I am sure Maurice Casey will appreciate notification of a few oversights in his most recent book, Jesus: Evidence and Argument or Mythicist Myths. This post will alert him to a couple of minor errors in his treatment of Thomas L. Thompson’s background and scholarly standing. A future post will look at Casey’s criticisms of some of Thompson’s publications, although we have already seen how Casey wrongly classified Thompson’s recent publications as attempts to argue that there was no historical Jesus.

Thomas L. Thompson first came to notoriety with The Historicity of the Patriarchal Narratives arguing that the biblical patriarchs (Abraham, Isaac, Jacob) were not historical persons. This was first published by de Gruyter in Berlin in 1974. It was written in Tuebingen where Thompson was a student of Herbert Haag (Catholic) and Kurt Galling (Protestant). Controversial at the time this view is now probably mainstream. Even more controversial was his 1992 publication, The Early History of the Israelite People, which found no room for the united monarchy nor even Kings David and Solomon. The main work by Thompson that Casey addresses is The Messiah Myth, a work that Casey misinterprets as an attempt to argue there was no historical Jesus.

This post shows where Maurice Casey is seriously misguided in what he writes about Thompson the person.

Casey introduces Professor Thomas L. Thompson as one who “claims to be a ‘scholar’” but whose competence and qualifications Casey considers “questionable” (p. 10).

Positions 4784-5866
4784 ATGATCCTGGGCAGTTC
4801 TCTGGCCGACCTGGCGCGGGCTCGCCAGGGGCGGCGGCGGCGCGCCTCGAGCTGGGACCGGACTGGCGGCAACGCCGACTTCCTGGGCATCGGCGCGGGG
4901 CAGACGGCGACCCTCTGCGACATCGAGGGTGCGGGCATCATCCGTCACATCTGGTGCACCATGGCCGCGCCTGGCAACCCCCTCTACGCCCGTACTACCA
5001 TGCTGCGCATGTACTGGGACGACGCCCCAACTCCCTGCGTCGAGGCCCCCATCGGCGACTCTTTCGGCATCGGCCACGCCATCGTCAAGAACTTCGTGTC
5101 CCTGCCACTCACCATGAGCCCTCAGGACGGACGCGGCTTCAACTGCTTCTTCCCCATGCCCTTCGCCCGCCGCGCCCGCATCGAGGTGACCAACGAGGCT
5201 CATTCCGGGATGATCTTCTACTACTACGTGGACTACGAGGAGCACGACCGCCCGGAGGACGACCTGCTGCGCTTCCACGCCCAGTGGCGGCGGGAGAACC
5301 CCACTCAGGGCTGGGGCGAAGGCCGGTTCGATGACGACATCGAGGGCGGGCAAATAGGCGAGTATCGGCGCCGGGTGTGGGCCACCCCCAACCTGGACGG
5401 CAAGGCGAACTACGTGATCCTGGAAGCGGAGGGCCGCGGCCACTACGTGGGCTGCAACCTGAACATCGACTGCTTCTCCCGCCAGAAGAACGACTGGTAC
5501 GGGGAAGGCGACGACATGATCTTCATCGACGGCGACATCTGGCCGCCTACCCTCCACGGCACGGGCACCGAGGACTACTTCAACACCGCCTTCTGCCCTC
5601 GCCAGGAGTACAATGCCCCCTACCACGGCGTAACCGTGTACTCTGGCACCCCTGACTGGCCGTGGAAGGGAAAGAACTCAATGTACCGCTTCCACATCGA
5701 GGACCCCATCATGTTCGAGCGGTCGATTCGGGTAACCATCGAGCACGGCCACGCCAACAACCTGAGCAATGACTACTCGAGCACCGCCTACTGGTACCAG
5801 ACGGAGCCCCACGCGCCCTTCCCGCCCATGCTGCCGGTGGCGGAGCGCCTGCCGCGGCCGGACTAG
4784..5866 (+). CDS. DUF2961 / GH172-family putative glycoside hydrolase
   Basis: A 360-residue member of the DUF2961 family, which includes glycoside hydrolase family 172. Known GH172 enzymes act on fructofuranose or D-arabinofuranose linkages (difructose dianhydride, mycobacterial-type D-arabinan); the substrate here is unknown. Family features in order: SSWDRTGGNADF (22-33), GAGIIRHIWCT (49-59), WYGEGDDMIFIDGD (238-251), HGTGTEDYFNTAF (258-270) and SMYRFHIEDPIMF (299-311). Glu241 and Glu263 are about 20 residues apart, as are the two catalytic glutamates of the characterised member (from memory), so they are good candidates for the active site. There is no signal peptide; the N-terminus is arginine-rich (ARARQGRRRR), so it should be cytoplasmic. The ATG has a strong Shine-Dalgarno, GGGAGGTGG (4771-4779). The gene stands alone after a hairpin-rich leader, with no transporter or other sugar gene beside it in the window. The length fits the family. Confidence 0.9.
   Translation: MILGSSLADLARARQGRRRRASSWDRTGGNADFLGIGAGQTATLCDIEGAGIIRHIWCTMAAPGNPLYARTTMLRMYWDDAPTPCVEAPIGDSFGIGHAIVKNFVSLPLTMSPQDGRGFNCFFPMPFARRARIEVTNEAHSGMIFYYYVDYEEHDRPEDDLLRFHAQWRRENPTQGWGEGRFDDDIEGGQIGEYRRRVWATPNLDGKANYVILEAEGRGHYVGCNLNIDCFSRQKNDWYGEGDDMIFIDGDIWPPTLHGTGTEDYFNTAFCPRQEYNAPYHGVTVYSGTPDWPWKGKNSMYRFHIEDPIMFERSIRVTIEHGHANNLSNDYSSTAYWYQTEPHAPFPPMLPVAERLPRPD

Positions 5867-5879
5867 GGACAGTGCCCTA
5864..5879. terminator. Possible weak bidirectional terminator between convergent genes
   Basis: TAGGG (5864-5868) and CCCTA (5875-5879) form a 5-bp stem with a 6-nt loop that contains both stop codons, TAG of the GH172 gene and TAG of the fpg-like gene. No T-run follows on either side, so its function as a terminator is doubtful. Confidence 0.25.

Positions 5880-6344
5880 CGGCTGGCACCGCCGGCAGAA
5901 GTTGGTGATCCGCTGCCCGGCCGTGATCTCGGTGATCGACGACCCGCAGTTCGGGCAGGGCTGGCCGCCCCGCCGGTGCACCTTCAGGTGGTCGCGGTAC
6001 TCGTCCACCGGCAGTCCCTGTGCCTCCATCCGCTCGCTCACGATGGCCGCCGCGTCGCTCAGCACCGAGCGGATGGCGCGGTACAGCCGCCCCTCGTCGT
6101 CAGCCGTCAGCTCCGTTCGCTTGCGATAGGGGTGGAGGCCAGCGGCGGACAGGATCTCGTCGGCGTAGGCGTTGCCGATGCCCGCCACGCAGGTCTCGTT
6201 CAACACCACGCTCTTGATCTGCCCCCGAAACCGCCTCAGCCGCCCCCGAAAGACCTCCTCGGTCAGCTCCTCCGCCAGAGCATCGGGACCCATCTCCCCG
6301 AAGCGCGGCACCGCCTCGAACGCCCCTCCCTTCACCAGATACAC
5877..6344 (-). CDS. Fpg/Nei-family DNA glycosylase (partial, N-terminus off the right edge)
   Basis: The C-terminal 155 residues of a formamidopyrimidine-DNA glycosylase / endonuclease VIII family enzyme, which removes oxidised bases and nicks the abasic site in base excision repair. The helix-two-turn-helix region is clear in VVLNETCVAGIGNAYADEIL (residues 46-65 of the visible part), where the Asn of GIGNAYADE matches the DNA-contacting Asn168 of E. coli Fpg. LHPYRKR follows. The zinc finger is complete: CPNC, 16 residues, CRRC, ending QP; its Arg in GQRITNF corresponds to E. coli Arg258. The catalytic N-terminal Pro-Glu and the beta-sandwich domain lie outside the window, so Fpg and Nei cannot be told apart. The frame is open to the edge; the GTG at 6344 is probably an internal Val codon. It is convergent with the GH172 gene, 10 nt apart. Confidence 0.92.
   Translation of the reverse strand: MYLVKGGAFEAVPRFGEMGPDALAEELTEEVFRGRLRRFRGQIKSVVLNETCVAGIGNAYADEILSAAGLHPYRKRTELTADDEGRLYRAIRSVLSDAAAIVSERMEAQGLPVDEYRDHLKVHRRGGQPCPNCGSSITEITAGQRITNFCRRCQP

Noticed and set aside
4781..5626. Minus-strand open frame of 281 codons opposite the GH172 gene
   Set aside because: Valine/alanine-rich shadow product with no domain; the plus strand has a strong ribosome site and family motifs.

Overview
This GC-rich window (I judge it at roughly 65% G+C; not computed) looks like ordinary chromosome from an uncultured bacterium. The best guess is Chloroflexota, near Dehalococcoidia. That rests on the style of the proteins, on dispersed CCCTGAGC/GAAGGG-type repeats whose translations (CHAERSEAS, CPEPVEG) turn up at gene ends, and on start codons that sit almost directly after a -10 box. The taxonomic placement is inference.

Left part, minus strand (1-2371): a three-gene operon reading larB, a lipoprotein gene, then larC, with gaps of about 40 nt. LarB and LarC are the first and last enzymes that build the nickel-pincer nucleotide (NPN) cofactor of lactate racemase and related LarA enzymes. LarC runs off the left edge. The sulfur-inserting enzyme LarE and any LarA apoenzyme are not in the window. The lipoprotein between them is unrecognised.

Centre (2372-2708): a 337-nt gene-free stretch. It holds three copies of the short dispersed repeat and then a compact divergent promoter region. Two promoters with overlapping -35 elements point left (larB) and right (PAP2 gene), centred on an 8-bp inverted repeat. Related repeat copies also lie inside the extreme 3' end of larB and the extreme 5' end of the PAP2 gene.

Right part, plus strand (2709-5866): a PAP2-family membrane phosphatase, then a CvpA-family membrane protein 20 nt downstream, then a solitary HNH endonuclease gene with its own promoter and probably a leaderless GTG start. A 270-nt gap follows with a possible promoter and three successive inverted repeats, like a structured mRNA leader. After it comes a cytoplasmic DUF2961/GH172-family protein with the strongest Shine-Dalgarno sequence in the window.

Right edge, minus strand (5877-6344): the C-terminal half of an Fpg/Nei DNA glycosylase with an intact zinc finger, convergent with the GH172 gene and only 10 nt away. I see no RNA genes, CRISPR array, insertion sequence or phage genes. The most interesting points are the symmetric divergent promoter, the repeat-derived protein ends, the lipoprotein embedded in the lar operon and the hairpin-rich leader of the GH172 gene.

Yes, Casey puts the word scholar in scare quotes. Further, Casey will grant nothing more than that Thompson “claims” to be a ‘scholar’. In fact Thompson is a scholar of international repute who has made groundbreaking contributions to the study of the Old Testament as indicated above. His qualifications and professional associations can be found on his Wikipedia article.

An American or European scholar?

Here is the biographical description Casey offers:

Thomas L. Thompson was an American Catholic born in 1939 in Detroit. He was awarded a B.A. at Duquesne University, a Catholic university in Pittsburgh, USA, in 1962, and a Ph.D. at Temple University, Philadelphia, Pennsylvania, in 1976. After several appointments, mostly in the USA, including the post of associate professor at Marquette University, a Jesuit, Roman Catholic university in Milwaukee, Wisconsin (1989-93), he was Professor of Theology at the University of Copenhagen from 1993-2009.